Law Offices of Jess C. Bedore III - Certified Specialist in Criminal Law
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January 2017 Archives

Should juveniles be treated differently than adults in court?

Should juveniles really be treated differently than adults for the same crimes? While many people agree that they should, the truth is that there is a reason why they are not tried and penalized in the same ways. Juveniles make mistakes and don't always understand the full consequences of their actions. By giving them different punishments, the courts can work to rehabilitate them instead of penalizing them in a way that could affect them for the rest of their lives.

Possession of a weapon during the commission of a felony

Roseville residents facing weapons charges need to take them seriously. This is particularly the case for those accused of using a weapon while committing a felony. Indeed, the punishments associated with a felony conviction like robbery -- including the length of prison sentences -- become exponentially worse when the robbery charge is combined with a weapons-related conviction.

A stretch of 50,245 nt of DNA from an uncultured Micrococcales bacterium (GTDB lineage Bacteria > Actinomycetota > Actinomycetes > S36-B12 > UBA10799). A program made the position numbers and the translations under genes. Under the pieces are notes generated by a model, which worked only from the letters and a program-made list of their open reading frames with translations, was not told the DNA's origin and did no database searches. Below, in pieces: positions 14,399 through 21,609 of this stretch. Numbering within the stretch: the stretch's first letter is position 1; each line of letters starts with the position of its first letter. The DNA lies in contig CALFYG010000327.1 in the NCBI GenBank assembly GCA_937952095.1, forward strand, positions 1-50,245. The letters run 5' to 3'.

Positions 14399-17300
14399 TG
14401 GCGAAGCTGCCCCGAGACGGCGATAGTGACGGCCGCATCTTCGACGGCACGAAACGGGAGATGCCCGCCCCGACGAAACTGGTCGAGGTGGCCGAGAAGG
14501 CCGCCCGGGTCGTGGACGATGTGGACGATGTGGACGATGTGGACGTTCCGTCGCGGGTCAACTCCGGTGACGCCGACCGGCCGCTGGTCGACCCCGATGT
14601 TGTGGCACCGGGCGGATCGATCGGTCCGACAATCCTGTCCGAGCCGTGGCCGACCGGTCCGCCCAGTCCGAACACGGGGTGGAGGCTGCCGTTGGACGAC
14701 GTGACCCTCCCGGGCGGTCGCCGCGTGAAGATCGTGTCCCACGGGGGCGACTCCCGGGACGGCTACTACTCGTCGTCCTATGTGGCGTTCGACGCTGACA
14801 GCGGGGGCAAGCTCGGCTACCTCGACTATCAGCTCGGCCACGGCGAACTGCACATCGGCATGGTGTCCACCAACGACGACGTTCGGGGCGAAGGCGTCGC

Can an employer ask you about a DUI arrest?

You're getting ready to go in for an interview, and you're trying to figure out what questions they'll ask and how to answer. While you're focusing mostly on job skills and experience, you're also wondering if they're going to ask you about your legal background. Can they? If your potential employer asks you if you've been arrested for drunk driving, for example, is that legal? Do you have to answer?

Penalizing juveniles with fines could be a hindrance economically

Fining juveniles is one way that a judge or court can impose a penalty. However, this isn't always the best idea. In fact, it can be detrimental to the offender, his or her family and his or her future avoiding criminal activities.

DUI Defenses: What if police claim you acted or appeared drunk?

In a California DUI case, prosecutors will bring forward as much evidence as they can to try and prove that you were drunk at the time of your arrest. Some of that evidence may relate to what police witnessed in your appearance and/or behavior at the time they pulled you over. For example, police might say that you had slurred speech, bloodshot eyes or could not walk in a straight line.

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